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The “natural flavor” trap in processed food 


Pay attention and you will see something strange in the supermarket. Food brands begin to promote their products with claims that are difficult to understand.

For example, the already “100% vegetable” idea, the oatmeal drink of a well-known brand is presented to the buyer with two curious words: “natural flavor”. 

But what does that mean?

The truth is that we do not agree on what such a brief message means, but quickly fall prey to the urge to put it in the supermarket cart.

According to a survey that the company Ipsos made last year, which asked consumers in 28 countries what they understood by “natural flavor”, the diversity of opinions is the norm.

Some of the participants said that it was all made without artificial ingredients; others, which were 100% products from nature and, most of all, a synonym of healthy.

The key to the phenomenon seems to be in the last response.

Could it be that the food industry is benefiting from this label that makes us believe that their product is healthier, when it is not true?

It is not about being cynical, but we all know situations like this.

The truth is that there is no specific legislation that defines the term “natural”.

We can say that, broadly speaking, it is something that reminds us of the product of origin, a concept formed by elements that generate an impulse of acceptance, trust and purchase.

That is what market studies detect, that consumers demand more and more natural or minimalist foods in their conception and that the ‘natural’ claim is an upward trend.

The interest of the food industry to place that labeling on their products is clear, and fits in all kinds of packages: in the juices, the broths, the pastry, the pâté, the ice cream, the fried tomato, the cheeses, the creams, jams, chocolate, dairy… 

Natural flavors are not good but artificial flavors are indeed bad.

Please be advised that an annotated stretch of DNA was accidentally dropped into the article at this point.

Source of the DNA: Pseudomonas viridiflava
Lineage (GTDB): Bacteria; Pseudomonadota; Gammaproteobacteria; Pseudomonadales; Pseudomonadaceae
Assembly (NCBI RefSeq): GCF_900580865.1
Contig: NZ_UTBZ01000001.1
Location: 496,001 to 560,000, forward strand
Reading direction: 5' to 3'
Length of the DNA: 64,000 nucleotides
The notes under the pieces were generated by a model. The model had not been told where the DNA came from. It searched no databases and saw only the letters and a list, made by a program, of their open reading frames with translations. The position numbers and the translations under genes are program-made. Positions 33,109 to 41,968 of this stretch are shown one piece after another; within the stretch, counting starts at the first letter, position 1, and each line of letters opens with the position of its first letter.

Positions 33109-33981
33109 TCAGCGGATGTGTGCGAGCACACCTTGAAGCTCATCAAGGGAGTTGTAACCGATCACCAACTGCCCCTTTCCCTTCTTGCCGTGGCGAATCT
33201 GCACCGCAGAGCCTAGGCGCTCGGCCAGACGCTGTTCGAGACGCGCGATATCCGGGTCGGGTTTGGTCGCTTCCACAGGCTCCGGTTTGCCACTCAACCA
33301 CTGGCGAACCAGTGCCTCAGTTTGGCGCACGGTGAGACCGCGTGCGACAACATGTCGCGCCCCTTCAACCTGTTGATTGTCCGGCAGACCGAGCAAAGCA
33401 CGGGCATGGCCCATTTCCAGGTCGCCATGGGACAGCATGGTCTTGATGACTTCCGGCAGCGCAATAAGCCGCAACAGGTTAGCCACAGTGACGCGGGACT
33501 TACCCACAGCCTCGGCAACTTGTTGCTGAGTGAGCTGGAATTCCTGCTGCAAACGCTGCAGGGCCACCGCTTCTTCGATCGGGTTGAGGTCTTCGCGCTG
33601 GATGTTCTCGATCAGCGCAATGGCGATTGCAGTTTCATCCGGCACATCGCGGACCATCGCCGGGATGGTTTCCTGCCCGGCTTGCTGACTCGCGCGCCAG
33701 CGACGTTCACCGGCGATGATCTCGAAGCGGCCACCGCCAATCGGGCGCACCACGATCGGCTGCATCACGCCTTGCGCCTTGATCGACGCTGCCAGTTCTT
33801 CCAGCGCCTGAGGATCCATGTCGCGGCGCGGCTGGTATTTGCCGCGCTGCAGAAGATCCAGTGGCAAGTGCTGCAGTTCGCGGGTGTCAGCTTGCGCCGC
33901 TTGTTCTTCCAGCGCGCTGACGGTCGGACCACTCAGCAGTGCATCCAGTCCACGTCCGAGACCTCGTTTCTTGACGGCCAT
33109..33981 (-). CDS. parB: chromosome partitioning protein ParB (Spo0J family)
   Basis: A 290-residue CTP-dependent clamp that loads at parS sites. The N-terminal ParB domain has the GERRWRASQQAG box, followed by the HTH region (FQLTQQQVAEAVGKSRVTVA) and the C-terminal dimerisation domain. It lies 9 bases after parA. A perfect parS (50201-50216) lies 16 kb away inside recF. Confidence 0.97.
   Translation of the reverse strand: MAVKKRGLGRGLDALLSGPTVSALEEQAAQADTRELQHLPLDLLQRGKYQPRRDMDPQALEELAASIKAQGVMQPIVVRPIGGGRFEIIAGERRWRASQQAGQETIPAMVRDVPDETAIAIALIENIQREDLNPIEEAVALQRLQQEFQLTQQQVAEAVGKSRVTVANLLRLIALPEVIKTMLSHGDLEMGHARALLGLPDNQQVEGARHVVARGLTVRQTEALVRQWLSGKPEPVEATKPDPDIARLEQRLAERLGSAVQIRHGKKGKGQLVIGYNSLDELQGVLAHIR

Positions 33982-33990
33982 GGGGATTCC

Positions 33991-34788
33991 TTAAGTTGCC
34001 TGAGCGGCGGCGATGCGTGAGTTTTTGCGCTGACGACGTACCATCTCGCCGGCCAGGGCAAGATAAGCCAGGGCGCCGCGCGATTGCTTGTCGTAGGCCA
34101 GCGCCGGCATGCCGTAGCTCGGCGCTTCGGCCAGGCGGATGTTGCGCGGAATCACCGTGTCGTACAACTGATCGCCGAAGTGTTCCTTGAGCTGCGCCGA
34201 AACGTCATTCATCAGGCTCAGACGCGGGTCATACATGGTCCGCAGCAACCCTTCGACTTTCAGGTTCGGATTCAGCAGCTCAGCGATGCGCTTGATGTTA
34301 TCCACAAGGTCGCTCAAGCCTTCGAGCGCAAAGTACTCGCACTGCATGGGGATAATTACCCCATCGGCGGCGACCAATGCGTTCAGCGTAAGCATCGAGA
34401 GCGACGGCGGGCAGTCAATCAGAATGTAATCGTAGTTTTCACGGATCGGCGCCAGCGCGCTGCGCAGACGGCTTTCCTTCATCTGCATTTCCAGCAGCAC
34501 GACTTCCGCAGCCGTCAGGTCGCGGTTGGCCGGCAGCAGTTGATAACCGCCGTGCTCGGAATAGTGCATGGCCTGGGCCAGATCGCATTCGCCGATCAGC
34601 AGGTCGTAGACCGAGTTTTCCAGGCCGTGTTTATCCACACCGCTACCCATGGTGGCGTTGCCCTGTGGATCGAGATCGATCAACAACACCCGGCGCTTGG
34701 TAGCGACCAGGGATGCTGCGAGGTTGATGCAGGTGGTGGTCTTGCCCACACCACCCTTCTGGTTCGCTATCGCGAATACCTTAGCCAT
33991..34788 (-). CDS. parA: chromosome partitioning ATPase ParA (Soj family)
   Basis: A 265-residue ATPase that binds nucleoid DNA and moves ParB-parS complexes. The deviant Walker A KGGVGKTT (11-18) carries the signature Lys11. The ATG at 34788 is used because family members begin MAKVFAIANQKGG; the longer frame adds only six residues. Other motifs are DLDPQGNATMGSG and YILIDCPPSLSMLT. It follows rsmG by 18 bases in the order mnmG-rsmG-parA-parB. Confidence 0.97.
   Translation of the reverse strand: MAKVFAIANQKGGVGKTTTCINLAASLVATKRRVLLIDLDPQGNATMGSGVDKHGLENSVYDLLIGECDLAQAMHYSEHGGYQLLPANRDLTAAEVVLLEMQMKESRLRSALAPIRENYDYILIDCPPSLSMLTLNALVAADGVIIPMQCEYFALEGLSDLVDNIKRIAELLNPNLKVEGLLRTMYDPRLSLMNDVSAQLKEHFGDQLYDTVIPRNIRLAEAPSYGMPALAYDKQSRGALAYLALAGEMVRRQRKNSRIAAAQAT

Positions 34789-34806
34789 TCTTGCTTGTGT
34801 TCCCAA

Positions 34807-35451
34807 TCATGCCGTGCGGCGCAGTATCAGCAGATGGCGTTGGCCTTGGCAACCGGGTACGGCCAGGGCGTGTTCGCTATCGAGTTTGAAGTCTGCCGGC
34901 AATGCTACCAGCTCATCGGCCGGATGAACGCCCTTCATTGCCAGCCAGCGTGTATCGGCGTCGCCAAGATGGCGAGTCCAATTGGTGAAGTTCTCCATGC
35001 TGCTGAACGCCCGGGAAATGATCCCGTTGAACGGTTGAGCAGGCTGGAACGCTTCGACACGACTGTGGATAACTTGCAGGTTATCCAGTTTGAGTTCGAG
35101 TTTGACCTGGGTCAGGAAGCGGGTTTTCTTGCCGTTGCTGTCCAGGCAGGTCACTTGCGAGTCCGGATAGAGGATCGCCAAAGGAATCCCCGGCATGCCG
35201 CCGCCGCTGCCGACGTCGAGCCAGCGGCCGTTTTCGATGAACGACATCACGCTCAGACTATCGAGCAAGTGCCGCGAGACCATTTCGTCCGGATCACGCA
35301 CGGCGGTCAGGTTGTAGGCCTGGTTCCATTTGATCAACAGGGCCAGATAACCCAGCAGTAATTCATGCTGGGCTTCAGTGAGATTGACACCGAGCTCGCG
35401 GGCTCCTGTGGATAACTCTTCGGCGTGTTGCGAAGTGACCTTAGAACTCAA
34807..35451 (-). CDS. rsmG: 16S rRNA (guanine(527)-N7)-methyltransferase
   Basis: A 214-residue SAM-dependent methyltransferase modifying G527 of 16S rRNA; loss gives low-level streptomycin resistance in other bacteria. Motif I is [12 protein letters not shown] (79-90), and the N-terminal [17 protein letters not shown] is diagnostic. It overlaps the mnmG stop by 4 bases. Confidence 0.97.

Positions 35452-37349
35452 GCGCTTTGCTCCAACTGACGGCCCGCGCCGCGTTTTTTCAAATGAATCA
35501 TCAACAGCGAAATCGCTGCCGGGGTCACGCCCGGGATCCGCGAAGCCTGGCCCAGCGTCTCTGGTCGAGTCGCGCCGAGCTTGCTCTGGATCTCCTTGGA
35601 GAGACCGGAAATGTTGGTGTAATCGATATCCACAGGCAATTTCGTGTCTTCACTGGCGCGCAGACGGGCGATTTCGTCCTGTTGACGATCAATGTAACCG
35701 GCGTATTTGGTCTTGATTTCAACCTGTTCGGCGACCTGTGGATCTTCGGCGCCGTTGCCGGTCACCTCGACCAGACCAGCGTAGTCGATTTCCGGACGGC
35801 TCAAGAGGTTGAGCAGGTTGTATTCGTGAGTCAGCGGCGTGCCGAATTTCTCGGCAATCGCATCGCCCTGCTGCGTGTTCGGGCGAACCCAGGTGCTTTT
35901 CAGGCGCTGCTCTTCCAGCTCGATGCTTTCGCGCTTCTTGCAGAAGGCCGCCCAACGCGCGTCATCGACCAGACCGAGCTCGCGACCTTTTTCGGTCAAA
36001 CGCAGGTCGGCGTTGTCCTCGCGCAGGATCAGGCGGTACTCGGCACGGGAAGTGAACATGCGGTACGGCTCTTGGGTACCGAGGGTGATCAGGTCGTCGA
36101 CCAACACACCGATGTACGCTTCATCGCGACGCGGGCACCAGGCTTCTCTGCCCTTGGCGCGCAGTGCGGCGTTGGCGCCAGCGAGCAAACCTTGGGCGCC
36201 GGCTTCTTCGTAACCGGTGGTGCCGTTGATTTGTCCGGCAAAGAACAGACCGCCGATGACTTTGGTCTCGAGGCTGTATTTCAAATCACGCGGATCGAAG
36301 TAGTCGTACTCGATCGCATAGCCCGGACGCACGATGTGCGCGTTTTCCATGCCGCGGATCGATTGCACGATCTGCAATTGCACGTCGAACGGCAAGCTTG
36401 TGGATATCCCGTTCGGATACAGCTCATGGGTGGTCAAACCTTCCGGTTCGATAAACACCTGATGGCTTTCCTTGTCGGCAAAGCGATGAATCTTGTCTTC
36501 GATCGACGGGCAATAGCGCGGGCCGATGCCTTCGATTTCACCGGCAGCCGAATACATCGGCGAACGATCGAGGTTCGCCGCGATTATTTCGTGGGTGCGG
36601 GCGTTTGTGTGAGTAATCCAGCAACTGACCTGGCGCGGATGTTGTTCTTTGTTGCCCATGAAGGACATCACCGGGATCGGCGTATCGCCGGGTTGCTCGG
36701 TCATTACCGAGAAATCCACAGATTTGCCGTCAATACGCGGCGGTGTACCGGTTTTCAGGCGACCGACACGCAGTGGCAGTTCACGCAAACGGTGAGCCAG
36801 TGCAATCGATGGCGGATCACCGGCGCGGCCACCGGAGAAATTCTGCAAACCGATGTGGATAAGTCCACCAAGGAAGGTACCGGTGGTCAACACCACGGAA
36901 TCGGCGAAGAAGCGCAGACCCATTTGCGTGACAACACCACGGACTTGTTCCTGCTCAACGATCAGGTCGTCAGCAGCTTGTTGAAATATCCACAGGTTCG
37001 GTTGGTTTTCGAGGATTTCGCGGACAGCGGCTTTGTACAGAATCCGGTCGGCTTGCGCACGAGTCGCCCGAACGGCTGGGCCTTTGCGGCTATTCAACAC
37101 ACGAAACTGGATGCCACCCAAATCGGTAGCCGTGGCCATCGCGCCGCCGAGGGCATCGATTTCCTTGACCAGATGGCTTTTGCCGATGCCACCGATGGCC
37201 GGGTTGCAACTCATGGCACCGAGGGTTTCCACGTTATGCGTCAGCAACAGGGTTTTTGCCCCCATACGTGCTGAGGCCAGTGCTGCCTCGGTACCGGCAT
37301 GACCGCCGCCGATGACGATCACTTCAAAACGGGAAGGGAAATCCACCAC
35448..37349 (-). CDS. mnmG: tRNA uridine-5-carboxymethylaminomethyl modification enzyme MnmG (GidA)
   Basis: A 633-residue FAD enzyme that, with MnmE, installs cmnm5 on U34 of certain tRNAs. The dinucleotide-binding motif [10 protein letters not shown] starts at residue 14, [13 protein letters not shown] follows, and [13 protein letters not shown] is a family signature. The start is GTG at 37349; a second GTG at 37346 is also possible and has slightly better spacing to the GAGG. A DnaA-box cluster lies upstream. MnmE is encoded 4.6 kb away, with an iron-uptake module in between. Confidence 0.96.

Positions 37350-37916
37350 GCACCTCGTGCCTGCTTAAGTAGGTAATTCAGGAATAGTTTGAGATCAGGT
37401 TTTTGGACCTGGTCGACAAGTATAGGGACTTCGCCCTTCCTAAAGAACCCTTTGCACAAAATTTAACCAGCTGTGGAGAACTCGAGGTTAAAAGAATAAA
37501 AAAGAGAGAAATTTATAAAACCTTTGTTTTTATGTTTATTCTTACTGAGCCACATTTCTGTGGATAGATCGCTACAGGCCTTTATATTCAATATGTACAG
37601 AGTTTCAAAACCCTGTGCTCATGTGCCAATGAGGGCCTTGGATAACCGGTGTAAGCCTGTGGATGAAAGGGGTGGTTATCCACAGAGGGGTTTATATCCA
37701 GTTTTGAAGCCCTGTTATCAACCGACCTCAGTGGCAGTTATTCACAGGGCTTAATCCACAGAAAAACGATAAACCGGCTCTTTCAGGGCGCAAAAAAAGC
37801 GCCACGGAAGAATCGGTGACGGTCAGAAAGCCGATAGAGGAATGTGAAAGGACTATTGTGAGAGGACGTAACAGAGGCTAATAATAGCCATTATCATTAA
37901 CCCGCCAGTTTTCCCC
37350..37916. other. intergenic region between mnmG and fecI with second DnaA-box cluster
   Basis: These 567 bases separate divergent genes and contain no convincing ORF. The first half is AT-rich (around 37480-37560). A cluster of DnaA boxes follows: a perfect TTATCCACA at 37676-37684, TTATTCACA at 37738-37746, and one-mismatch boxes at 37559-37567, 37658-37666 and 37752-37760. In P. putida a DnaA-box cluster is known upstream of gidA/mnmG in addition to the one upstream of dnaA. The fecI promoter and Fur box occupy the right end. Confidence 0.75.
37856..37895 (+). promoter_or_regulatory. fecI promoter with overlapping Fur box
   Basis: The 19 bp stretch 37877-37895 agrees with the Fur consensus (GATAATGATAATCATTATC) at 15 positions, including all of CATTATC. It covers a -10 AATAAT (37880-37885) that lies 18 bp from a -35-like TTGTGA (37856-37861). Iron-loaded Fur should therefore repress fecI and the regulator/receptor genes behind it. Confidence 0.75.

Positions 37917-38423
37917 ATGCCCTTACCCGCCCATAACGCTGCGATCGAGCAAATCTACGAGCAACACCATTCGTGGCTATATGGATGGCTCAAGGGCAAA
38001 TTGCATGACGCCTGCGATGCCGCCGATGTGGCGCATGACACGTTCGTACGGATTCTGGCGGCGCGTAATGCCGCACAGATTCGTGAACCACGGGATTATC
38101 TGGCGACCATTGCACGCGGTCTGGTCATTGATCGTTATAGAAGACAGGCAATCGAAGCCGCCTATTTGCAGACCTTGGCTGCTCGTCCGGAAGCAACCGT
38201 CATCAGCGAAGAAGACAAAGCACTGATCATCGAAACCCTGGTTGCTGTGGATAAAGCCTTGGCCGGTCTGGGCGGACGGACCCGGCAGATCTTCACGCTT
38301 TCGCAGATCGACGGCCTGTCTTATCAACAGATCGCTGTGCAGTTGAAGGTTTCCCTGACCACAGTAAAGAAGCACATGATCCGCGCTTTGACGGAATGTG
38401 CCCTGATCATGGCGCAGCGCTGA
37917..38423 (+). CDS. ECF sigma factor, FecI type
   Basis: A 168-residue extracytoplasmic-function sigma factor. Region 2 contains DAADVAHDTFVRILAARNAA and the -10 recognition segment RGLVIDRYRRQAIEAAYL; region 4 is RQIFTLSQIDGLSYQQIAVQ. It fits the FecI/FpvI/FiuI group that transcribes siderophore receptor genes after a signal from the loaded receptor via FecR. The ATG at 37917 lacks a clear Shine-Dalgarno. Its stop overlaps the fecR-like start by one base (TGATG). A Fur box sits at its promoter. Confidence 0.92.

According to the Association of American Flavor Extract Manufacturers, the natural flavor means it “comes from natural sources, whether vegetable or animal, through a prolonged extraction process, while artificial flavors, even if they have the same chemical composition that the natural ones, are those whose source comes from the laboratory. 

But, given the lack of community regulation, each manufacturer interprets what is a “natural flavor” in its own way, and that can have consequences.

Natural flavorings are often subject to greater food safety hazards than chemicals, because they move in conditions that are not always controlled.

For example, its supply chain is much more complex and generally has more elements of control and traceability than artificial flavors. Also there is a tendency to reject chemistry and everything that has to do with the technology.

It seems contradictory, but food engineers praise the potential of technology to get more “natural” foods.

They say it allows them to extract odors and flavors of raw materials that are in nature, but also artificially incorporate natural flavors into foods that originally did not contain them, replacing chemical additives, for example.

It also serves to generate the conditions -through biotechnology- that lead to the appearance of a series of aromas or flavors of this condition that, in other conditions, would not occur.

It is clear that the “natural” does not have to be always better, but it is also not free of chemicals.

Initially natural spices were used as flavoring, but the industry had to turn back.

They generated potential problems from the microbiological point of view, so the industry chose artificial chemical additives to offer the product with all the guarantees to the consumer.